Two guards, a man and a woman, were among the three people killed. Forty-seven people were wounded, several of them seriously.

The Al Aqsa Martyrs' Brigade, a militia linked to Fatah, and the Islamic Jihad group both claimed responsibility for the bombing. The two militias have carried out joint attacks in the past.

The bomber was an English literature student, described as very devout by her father, Azem. She usually wore a veil over her entire face except her eyes, a particularly conservative covering rarely seen even among religious Palestinian women. She left home Monday afternoon, saying she was going to class, her father said.

The latest string of attacks began Saturday evening, just before a Sharon-Abbas meeting, the first Israeli-Palestinian summit since the outbreak of fighting.

Hamas bombers struck in the West Bank city of Hebron on Saturday, twice in Jerusalem on Sunday, and in the Gaza Strip on Monday morning, killing a total of nine Israelis and wounding 23. Three of the bombers were from Hebron.

The attacks come at a time when Abbas and Sharon are in a deadlock over who should make the first move on the new peace plan.

Abbas told Sharon during the summit that the Palestinian security forces could only move against the militias once Israel has accepted the new peace plan. Sharon said he first wants to discuss his objections with Bush. He was to have done so this week, but canceled his Washington trip because of the bombings.

At the United Nations, the top U.N. envoy for the Mideast urged Israel and the Palestinians on Monday to start implementing the new "road map" to end their conflict -- but both sides refused.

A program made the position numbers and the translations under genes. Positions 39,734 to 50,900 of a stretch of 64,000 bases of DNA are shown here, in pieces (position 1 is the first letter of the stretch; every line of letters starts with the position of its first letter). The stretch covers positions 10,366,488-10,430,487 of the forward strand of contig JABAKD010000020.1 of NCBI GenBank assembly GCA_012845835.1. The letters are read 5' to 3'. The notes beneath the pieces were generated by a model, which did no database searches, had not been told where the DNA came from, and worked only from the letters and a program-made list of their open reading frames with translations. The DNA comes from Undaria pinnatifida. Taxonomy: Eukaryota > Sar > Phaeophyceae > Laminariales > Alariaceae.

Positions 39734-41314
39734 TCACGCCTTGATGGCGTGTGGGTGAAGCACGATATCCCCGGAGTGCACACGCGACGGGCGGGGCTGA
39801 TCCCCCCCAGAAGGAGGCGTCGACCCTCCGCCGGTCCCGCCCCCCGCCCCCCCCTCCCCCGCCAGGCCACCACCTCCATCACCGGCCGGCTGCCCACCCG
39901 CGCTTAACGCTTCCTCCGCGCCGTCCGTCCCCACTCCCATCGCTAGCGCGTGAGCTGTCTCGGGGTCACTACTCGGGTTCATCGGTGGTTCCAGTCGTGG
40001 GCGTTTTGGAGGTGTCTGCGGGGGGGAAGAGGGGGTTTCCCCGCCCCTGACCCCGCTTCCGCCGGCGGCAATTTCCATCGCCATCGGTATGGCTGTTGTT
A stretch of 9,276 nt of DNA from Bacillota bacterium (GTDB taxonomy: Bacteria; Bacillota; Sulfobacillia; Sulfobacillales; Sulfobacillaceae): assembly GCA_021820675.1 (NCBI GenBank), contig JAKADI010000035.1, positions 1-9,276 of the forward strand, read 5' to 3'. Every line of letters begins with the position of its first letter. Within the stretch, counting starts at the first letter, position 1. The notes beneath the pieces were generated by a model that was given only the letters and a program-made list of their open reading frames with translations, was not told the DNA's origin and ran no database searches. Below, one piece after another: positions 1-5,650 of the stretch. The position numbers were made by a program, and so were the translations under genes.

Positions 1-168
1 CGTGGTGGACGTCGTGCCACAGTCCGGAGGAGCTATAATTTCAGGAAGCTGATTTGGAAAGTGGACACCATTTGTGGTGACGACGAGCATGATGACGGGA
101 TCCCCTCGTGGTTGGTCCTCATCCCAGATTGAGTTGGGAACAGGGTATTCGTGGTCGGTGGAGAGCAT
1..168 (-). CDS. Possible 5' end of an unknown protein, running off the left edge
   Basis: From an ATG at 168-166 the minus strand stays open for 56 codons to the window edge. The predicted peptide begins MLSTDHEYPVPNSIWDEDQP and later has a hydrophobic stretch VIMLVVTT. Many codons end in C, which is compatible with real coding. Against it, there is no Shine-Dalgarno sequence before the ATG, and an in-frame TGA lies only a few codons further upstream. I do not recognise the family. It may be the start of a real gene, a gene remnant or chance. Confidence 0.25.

Terje Roed-Larsen, U.N. special coordinator for the Mideast peace process, told the Security Council both Israel and the Palestinians are now at fault. And he said Israeli security measures have effectively barred hundreds of U.N. staffers from doing their work in the Gaza Strip.

Abdel Aziz Rantisi, a Hamas spokesman, said attacks would continue. "As long as the occupation remains on our land, and as long as the occupation soldiers are breathing our air we will continue our resistance," he said.

Trying to deepen Arafat's isolation, Israel decided Sunday to boycott foreign envoys who meet with the Palestinian leader. Arafat has been confined to his compound in the West Bank town of Ramallah for more than a year by Israel.

But the European Union dismissed an Israeli decision to cold-shoulder envoys who meet with Arafat, saying the Palestinian leader is a key player in peacemaking.

"The real issue is the road map" for peace, said Greek Foreign Minister George Papandreou, whose country holds the bloc's presidency. "We will make the contacts we feel necessary. ... This will include President Arafat."

Bush is pressing Arab nations to block funding and other support for militant Palestinian groups.

Radical Palestinian groups were closing down operations in Syria, officials in the groups said Monday, following intensified U.S. pressure on the Damascus government to curb Palestinian militants.

Journalists who went to the Damascus offices of three of the main organizations -- Hamas, Islamic Jihad and the Popular Front for the Liberation of Palestine General Command -- found them closed Monday.